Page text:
In delivering his first "Closing the Gap" report to parliament, which aims to improve the lives of the Aboriginal population by bridging the divide with non-indigenous Australians, Abbott said outcomes so far were mixed.
The plan to halve the gap in child mortality within a decade was on track to be met, he said, while the goal of having 95 percent of children living in remote areas enrolled for pre-school was also on target.
However, he said: "The bad news is that there's almost no progress in closing the life expectancy gap between Aboriginal and other Australians -- which is still about a decade.
"There's been very little improvement towards halving the gap in reading, writing and numeracy. And indigenous employment has, if anything, slipped backwards over the past few years.
"We are not on track to achieve the more important and meaningful targets," added the conservative leader.
The Closing the Gap project was launched by the then-Labor government in 2008, the year it offered a national apology to Australia's original inhabitants for wrongs committed since British settlement in 1788.
It set targets on health, education, mortality and imprisonment, with progress to be reported each year.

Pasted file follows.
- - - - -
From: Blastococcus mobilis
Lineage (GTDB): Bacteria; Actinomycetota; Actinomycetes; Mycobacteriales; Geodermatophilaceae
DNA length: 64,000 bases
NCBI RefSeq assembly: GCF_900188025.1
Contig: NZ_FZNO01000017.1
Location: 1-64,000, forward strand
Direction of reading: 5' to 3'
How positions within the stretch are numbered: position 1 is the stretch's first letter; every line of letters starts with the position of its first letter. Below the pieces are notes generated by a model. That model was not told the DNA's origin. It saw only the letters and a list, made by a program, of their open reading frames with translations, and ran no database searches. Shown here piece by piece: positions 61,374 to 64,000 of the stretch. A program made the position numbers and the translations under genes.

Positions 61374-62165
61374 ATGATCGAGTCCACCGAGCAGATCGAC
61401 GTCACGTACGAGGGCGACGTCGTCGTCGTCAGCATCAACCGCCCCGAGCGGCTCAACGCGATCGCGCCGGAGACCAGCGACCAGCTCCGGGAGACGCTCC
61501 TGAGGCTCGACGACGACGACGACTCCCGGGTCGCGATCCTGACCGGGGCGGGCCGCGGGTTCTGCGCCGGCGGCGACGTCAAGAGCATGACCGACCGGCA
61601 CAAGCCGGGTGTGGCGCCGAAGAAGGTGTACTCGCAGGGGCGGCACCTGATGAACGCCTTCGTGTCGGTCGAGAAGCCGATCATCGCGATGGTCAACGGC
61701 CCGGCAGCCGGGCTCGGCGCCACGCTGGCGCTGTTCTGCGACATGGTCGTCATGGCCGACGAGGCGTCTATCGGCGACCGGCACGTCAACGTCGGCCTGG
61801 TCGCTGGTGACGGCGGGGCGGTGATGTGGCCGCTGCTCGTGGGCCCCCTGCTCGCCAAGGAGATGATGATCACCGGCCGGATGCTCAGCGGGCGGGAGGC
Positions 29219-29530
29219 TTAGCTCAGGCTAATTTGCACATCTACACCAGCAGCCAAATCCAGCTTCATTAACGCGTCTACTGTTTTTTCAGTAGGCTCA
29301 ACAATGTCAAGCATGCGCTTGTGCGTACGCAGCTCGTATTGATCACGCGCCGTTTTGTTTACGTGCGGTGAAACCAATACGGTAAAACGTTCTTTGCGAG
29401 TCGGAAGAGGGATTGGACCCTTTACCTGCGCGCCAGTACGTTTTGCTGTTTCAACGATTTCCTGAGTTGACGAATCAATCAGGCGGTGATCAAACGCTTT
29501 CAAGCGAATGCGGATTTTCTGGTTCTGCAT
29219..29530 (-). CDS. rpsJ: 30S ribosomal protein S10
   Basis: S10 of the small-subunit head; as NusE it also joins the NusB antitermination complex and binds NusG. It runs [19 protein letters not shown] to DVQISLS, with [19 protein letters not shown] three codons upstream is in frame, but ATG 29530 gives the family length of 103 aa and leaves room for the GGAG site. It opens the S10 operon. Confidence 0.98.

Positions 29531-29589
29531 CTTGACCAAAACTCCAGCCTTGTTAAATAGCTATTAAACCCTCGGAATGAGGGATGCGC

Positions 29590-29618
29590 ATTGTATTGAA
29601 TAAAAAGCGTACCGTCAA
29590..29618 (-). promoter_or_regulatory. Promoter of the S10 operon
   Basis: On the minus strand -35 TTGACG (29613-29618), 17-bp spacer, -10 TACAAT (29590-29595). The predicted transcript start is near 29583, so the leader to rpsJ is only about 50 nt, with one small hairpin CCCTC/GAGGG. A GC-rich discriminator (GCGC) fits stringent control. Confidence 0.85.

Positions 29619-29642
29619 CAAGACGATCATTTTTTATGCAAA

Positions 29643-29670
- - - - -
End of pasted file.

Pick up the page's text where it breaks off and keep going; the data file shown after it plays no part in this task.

Abbott, who came to power last year vowing to be the "prime minister for Aboriginal affairs", said his primary goal was to make sure indigenous children received a proper education.
"Because it's hard to be literate and numerate without attending school; it's hard to find work without a basic education; and it's hard to live well without a job," he said.
"We may be doomed to fail --I fear -- until we achieve the most basic target of all: the expectation that every child will attend school every day."
In a bid to reach that goal, he proposed a new target of ending the gap between indigenous and non-indigenous school attendance within five years.
Abbott said when attendance was above 90 percent for all schools, regardless of the number of Aboriginal students enrolled, the target would be achieved. Currently in some Aboriginal communities, school attendance is under 60 percent.
Aborigines, who number about 500,000 of a total population of 23 million, are the most disadvantaged Australians, suffering disproportionate levels of disease, imprisonment and social problems as well as lower educational attainment, employment and life expectancy.
They are believed to have numbered around one million at the time of British settlement two centuries ago.
Abbott, who won office last September and pledged to spend a week every year in a remote indigenous community, said he intended to keep that promise.
"After 226 years of intermittent interest at most, why shouldn't Aboriginal people finally have the prime minister’s undivided attention for seven days," he told parliament.
"None of this makes me more worthy or less fallible than any of my predecessors -- but it does demonstrate that this government is serious about Aboriginal policy."